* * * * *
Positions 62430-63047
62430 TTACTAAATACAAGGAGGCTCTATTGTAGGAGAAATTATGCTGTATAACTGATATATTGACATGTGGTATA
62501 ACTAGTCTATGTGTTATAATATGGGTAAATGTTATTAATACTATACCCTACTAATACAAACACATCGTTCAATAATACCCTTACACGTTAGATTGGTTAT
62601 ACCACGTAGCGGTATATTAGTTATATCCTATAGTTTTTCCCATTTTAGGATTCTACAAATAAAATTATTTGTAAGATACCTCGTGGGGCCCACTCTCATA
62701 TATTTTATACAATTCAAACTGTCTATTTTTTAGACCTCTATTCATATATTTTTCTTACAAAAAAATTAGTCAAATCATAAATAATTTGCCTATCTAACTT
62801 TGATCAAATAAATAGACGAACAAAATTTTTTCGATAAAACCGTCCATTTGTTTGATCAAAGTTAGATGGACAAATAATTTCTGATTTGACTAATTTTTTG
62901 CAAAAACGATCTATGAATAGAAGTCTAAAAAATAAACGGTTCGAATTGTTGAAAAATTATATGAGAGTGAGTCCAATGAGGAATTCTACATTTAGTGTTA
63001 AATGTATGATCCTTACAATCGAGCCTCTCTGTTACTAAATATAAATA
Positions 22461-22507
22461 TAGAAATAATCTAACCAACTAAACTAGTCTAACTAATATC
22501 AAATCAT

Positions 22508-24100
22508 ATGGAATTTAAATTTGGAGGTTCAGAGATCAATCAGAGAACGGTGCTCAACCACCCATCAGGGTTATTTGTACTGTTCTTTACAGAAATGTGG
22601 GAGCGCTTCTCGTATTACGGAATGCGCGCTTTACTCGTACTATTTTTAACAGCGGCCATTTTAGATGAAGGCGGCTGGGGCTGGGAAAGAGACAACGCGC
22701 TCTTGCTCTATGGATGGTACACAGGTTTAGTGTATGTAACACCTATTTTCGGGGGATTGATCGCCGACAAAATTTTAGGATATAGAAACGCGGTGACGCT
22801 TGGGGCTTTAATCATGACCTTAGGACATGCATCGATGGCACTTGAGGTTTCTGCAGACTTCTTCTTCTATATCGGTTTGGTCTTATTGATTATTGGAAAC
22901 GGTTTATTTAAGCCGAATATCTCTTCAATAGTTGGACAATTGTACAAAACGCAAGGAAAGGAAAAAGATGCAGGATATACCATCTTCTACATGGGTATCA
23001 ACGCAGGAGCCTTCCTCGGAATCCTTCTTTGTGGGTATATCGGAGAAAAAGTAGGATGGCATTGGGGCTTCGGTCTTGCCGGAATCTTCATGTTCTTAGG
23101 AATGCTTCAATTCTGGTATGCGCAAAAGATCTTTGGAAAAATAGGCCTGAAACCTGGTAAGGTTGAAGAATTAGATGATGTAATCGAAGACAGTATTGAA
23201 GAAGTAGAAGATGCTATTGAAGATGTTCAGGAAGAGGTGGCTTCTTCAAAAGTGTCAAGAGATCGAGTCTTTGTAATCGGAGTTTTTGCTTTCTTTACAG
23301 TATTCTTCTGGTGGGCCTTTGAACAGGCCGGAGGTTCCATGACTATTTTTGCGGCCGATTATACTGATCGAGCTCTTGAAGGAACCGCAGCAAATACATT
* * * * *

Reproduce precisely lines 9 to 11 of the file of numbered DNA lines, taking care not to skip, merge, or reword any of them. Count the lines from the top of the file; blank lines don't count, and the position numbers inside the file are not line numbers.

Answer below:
Positions 22461-22507
22461 TAGAAATAATCTAACCAACTAAACTAGTCTAACTAATATC
22501 AAATCAT